349 Maasai children younger than 6 years old were randomised by alternate household to drink water either left in plastic bottles exposed to sunlight on the roof of the house or kept indoors (control).
The trial was run in Maasai by Maasai community elders.
Children drinking solar disinfected water had a significantly lower risk of severe diarrhoeal disease over 8705 two weekly follow up visits ; two week period prevalence was 48.8% compared with 58.1% in controls, corresponding to an attributable fraction of 16.0%. While this reduction is modest, it was sustained over a year in free living children.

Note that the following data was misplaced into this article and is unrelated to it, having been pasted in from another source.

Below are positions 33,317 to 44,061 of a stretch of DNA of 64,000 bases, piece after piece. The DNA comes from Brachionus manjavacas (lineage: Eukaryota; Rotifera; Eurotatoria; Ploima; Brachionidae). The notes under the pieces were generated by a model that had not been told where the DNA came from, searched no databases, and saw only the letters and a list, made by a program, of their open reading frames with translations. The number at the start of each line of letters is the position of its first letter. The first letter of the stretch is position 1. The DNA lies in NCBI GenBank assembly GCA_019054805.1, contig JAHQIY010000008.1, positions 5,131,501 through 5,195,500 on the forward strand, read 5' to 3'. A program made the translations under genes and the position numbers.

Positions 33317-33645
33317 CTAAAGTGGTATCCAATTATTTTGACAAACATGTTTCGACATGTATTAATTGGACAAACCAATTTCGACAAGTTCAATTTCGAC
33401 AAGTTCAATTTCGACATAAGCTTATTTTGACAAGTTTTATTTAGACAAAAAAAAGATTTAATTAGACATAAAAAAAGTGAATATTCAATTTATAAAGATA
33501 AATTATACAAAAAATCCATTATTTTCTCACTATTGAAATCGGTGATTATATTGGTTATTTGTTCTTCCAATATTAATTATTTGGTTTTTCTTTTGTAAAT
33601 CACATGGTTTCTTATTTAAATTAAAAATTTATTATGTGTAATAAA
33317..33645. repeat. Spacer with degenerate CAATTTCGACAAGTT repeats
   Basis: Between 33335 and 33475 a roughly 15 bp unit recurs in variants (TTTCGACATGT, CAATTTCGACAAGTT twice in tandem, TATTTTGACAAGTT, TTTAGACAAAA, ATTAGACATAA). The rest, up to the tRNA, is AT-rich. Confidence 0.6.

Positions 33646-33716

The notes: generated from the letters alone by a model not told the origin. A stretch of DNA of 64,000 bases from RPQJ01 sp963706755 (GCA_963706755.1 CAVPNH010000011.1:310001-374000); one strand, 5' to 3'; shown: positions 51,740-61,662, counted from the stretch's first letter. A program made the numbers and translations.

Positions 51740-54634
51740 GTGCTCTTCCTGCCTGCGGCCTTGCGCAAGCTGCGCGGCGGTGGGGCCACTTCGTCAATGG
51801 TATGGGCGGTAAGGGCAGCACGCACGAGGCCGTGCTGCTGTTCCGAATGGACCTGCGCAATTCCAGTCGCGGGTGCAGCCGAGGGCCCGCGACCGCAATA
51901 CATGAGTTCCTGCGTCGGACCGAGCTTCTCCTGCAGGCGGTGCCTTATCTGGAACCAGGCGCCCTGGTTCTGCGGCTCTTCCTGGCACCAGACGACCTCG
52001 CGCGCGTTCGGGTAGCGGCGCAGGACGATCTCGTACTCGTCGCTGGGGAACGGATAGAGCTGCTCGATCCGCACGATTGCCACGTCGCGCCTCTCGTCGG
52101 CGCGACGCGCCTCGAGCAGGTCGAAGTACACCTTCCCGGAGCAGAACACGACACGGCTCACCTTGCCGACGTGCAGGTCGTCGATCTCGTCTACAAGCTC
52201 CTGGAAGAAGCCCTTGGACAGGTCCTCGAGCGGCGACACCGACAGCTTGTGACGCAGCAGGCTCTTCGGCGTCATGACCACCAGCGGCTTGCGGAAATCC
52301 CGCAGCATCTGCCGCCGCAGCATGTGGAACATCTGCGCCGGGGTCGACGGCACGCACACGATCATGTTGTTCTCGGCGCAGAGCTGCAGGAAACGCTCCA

It confirms solar disinfection as effective in vivo as a free, low technology, point of consumption method of improving water quality.
The continuing use of solar disinfection by the community underlines the value of community participation in research.
Mots-clés Pascal : Diarrhée, Enfant, Homme, Age préscolaire, Prévention, Désinfection, Eau potable, Exposition, Soleil, Bouteille, Randomisation, Kenya, Afrique, Epidémiologie, Promotion santé, Education santé, Appareil digestif pathologie, Intestin pathologie
Mots-clés Pascal anglais : Diarrhea, Child, Human, Preschool age, Prevention, Disinfection, Drinking water, Exposure, Sun, Bottle, Randomization, Kenya, Africa, Epidemiology, Health promotion, Health education, Digestive diseases, Intestinal disease
Notice produite par :
Inist-CNRS - Institut de l'Information Scientifique et Technique
Cote : 99-0490662
Code Inist : 002B05B02F. Création : 22/03/2000.